In 1790, the census for the city of Albany enumerated the household of "York Kilburn." Living in his third ward home were three "free people of color." Also appearing on that census was the first ward household of Charles Kilburn which included neither free blacks nor slaves.
A traditional source has listed him among the Revolutionary war soldiers from Great Barrington (Berkshire County, Massachusetts) and noted that he was a "negro." At the same time, a York Kilburn and other same-surnamed soldiers were listed from the town of Sandsfield. A clothing and payroll list for the First Massachusetts Regiment from 1781 to 1783 included the name of "York Kilburn" along with a number of other African American soldiers. His name has not been encountered among the wartime records consulted so far for Albany or for greater New York State.
After the end of the war, he became a resident of Albany. In 1788, his house and holdings were valued modestly on the third ward Albany assessment. Two years later, his household was included on the census. Four entries below, was the Market Street home of General Abraham Ten Broeck, which included twelve slaves.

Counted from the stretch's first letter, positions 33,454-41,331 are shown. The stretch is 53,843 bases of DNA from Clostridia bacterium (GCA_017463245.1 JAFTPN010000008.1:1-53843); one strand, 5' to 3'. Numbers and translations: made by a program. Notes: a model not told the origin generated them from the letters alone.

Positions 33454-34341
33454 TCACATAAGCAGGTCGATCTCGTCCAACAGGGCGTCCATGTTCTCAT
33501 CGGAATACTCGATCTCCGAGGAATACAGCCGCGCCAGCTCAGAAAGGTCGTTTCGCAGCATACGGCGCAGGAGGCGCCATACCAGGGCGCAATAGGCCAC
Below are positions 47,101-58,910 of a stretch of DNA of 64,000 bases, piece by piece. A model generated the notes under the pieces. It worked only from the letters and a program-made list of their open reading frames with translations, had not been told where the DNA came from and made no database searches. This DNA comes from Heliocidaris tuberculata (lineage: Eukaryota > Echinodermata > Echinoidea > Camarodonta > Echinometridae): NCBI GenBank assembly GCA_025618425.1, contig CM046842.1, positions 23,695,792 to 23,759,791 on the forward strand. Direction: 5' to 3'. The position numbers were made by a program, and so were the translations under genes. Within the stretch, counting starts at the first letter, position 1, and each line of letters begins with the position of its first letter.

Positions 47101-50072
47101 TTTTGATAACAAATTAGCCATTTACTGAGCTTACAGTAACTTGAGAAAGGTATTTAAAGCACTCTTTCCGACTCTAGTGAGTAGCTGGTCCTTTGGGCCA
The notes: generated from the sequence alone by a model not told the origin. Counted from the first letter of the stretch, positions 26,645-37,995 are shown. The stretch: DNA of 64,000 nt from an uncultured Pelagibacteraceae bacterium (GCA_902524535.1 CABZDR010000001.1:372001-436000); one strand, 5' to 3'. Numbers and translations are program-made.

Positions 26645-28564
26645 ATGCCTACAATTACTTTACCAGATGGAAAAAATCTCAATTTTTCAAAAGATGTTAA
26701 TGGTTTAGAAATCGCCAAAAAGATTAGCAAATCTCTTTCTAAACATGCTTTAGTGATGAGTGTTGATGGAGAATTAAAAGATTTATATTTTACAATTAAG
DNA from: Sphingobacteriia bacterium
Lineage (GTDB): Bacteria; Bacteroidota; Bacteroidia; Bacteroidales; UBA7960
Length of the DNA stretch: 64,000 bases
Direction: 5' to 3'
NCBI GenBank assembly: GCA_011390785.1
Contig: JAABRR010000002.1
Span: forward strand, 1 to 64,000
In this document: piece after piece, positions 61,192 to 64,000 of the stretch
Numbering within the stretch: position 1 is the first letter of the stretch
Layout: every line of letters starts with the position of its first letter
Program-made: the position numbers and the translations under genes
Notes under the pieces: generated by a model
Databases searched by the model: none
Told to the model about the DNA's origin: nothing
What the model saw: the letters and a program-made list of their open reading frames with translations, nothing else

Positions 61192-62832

However, in 1799, the Albany assessment roll valued only the small lot of "York Kilborne" with dozens of others in the first ward. After that, his name drops from Albany rolls.
York Kilburn is said to have moved on to New York City where he was identified as a free black head of household on the census of the fourth ward in 1800.
Later, "free black" York Kilburn was living in the town of Union in Broome County where he was identified as a householder on the census in 1820 and again in 1830.
Sources: The life of York Kilburn has not been assigned a CAP biography number. This sketch is derived chiefly from family and community-based resources.
Miscellaneous and unverified information of some interest: Clothing and payroll return documents from the First Massachusetts regiment, 1781-1783. Documents listing many free African Americans who fought in this desegregated regiment during thesiege of Boston and at Trenton, Princeton, Saratoga, and Monmouth, and guarded the Hudson Highlands.These highly detailed accounts provide information on nine companies of the First Massachusetts, listingthe rank, time of service, and pay rate for each man, deficiencies and surpluses, and a complete inventoryof clothing supplied. Notes are made on men who have died, deserted (thirty-seven during 1783),or transferred regiments. The average page contains roughly sixty-five to seventy-five troops, notdistinguished by race. African American soldiers include: Newport Sambow, Cesar Freeman,Primus Coburn, Cato Debblee, Cato Foster, Gad Negro, Cato Gregor, Negro Boston, Cato Frost,Cesar Fairservice, York Kilburn, Peter Oliver, and numerous others. (GLC 9134)
first posted: 7/20/10